A short and fair election campaign 

No presidential election campaign in Montenegro was so short and financially modest as this one.  The rhetoric was rather boring – the positions and political orientation of all candidates have been generally known for years.

 

Although strong words were exchanged between the candidates, the campaign can be generally assessed as within the limits of fair play.

 

The campaign lacked some innovative approaches, since most of the candidates only repeated what they have been saying for many years. Although they come from different political parties, in can be noticed that some enjoy (un)disguised support from aboard.

 

Nevertheless, analysts have noted some offensive statements during the campaign. One of them was that any voice won by Hazbija Kalač would, in case Đukanović does not win in the first round, benefit the Democratic Front candidate Mladen Bojanić – the pro-Russian politician who did not publicly distance himself from Nebojša Medojević's statement that “whoever gives a vote to Đukanović is the new poturica[2]”.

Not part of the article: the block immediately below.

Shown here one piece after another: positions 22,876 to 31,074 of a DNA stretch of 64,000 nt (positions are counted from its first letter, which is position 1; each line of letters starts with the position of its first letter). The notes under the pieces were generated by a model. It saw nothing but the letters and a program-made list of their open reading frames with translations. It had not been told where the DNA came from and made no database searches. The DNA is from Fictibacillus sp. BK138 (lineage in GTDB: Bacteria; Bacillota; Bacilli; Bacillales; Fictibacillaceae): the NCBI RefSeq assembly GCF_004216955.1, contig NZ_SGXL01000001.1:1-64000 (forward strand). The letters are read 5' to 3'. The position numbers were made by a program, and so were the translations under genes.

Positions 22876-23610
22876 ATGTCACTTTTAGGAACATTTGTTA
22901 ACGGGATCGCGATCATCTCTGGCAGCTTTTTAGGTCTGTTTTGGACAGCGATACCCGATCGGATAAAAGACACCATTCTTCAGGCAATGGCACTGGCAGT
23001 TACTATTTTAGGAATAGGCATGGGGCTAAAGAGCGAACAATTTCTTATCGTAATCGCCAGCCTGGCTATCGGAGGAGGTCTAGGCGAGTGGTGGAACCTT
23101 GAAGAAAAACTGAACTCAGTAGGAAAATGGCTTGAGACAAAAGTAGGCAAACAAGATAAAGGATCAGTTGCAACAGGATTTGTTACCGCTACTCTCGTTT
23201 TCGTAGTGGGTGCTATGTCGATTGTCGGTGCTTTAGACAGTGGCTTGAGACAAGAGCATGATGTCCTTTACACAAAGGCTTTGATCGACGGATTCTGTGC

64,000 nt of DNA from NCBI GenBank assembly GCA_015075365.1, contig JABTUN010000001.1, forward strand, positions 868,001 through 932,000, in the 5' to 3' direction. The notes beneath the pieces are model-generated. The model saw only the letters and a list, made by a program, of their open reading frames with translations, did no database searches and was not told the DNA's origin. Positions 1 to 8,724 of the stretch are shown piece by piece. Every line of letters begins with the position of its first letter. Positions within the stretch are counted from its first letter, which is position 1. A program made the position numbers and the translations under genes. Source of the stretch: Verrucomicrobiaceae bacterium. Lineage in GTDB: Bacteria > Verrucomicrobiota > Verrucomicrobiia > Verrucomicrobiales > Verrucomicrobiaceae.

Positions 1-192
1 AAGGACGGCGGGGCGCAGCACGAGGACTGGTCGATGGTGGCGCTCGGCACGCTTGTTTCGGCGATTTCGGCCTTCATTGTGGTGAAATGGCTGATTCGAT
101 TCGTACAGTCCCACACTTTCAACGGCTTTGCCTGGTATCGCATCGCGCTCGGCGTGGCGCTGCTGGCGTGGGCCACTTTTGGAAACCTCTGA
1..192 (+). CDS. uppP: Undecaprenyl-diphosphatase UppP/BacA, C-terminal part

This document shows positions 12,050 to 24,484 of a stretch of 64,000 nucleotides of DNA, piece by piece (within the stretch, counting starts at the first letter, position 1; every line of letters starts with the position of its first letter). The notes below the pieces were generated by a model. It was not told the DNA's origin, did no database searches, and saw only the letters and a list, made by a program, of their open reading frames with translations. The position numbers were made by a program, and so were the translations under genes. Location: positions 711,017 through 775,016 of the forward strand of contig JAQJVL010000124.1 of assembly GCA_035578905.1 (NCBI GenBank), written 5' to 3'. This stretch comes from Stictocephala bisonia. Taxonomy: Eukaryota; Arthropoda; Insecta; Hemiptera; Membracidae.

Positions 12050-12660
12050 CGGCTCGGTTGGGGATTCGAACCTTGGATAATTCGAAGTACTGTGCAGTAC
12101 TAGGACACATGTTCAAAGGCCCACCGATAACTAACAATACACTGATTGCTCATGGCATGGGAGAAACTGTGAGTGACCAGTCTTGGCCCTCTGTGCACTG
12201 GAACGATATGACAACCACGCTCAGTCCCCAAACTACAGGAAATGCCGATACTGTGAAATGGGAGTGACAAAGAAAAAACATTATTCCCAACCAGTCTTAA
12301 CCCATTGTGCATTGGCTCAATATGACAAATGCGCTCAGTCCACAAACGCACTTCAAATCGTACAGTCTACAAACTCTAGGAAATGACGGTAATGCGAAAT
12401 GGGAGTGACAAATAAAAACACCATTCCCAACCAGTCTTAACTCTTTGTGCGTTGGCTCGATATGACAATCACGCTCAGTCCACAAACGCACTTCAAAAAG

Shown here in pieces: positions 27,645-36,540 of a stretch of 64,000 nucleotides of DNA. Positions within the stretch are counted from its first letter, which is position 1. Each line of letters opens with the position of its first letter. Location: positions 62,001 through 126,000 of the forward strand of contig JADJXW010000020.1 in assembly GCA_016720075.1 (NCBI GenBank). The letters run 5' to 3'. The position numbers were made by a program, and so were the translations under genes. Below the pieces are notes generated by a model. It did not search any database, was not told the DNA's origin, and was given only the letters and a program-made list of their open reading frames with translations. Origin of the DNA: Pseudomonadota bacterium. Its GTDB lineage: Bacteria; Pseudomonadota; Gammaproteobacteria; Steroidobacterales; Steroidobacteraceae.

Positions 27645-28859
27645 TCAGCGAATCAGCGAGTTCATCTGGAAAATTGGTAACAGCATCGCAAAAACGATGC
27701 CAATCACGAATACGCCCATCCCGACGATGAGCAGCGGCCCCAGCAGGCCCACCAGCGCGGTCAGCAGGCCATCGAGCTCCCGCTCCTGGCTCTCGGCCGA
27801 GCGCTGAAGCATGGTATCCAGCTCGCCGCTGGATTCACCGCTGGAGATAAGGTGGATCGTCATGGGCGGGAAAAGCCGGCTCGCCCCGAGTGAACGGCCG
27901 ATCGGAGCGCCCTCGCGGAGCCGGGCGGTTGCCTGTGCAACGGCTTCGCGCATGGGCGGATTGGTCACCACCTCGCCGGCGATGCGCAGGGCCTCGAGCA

The votes of minority communities were and still are decisive for all Đukanović's victories and the victories of the civic options in Montenegro, notably bearing in mind the victory at the referenda on independence and NATO membership.

State-forming forces are stronger than anti-state forces

The opposition parties are divided by deep ideological and ethnic clashes. One part of the opposition is pro-Serbian and pro-Russian oriented and mostly strongly influenced by Belgrade/Moscow. Its main goal is to overthrow and eliminate from political life Milo Đukanović who has been the key politician in Montenegro for the past three decades.

 

The political concept of pro-Serbian and pro-Russian political parties is mainly based on disputing and negating Montenegro's statehood and supporting Serbia and Russia.